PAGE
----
Originally posted 2006-08-07 11:39:03. Republished by Blog Post Promoter
We’ve never been big fans of the “press shield,” and I say that because I like the First Amendment. I just wish Floyd Abrams would keep his hands off it. Now the Second Circuit court of Appeals has once again rebuffed a press attempt to shield information sought by the government in connection with a federal criminal investigation — where the criminals may have been reporters tipping off supporters of terrorists of an impending raid:
A federal grand jury in Chicago is investigating how two Times reporters obtained information about the government’s imminent plans to freeze the assets and/or search the offices of Holy Land Foundation (”HLF”) and Global Relief Foundation (”GRF”) on December 4 and 14, 2001, respectively, and why the reporters conveyed that information to HLF and GRF by seeking comment from them ahead of the search. Both entities were suspected of raising funds for terrorist activities. The government alleges that, “[i]n both cases, the investigations-as well as the safety of FBI agents participating in the actions-were compromised when representatives of HLF and GRF were contacted prior to the searches by New York Times reporters Philip Shenon and Judith Miller, respectively, who advised of imminent adverse action by the government.
The court summarizes the factual and procedural setting and its holding:
After the attacks on the World Trade Center and the Pentagon on September 11, 2001, the federal government launched or intensified investigations into the funding of terrorist activities by organizations raising money in the United States. In the course of those investigations, the government developed a plan to freeze the assets and/or search the premises of two foundations. Two New York Times reporters learned of these plans, and, on the eve of each of the government’s actions, called each foundation for comment on the upcoming government freeze and/or searches.
The government, believing that the reporters’ calls endangered the agents executing the searches and alerted the targets, allowing them to take steps mitigating the effect of the freeze and searches, began a grand jury investigation into the disclosure of its plans regarding the foundations. It sought the cooperation of the Times and its reporters, including access to the Times’ phone records. Cooperation was refused, and the government threatened to obtain the phone records from third party providers of phone services. The Times then brought the present action seeking a declaratory judgment that phone records of its reporters in the hands of third party telephone providers are shielded from a grand jury subpoena by reporter’s privileges protecting the identity of confidential sources arising out of both the common law and the First Amendment.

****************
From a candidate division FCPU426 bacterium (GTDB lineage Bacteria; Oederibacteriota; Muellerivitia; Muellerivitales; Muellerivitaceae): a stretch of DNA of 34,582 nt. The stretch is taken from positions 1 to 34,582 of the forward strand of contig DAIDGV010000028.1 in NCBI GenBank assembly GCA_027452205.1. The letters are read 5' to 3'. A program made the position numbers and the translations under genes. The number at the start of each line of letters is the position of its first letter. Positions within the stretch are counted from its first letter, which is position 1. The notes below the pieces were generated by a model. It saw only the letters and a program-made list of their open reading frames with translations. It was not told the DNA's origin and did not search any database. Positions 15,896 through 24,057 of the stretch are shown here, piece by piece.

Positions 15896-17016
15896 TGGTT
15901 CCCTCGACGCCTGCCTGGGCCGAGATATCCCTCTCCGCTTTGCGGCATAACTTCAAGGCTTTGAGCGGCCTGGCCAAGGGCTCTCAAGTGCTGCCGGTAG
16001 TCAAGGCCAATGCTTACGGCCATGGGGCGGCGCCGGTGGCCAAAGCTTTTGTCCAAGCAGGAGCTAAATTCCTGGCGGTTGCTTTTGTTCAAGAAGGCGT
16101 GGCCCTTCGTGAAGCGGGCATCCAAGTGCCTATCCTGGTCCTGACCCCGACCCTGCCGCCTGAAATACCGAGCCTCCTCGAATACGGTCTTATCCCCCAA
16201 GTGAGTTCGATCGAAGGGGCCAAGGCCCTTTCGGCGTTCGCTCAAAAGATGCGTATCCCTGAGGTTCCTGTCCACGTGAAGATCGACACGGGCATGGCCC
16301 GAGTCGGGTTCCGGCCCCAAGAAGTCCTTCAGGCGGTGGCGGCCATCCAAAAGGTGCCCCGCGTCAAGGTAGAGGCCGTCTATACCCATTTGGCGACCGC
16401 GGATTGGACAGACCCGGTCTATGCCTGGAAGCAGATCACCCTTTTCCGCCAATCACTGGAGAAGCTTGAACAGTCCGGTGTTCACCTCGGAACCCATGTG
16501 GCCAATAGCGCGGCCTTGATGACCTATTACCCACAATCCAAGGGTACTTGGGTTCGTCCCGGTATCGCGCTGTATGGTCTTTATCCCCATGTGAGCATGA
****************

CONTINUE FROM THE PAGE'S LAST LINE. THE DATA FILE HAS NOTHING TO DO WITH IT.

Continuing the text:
Although dismissing two of the Times’ claims, Judge Sweet granted the Times’ motion for summary judgment on its claims that disclosure of the records was barred by both a common law and a First Amendment reporter’s privilege. He further held that, although the privileges were qualified, the government had not offered evidence sufficient to overcome them.
We vacate and remand. We hold first that whatever rights a newspaper or reporter has to refuse disclosure in response to a subpoena extends to the newspaper’s or reporter’s telephone records in the possession of a third party provider. We next hold that we need not decide whether a common law privilege exists because any such privilege would be overcome as a matter of law on the present facts. Given that holding, we also hold that no First Amendment protection is available to the Times on these facts in light of the Supreme Court’s decision in Branzburg v. Hayes, 408 U.S. 665 (1972).
Read the whole opinion in The New York Times Co. v. Gonzales here.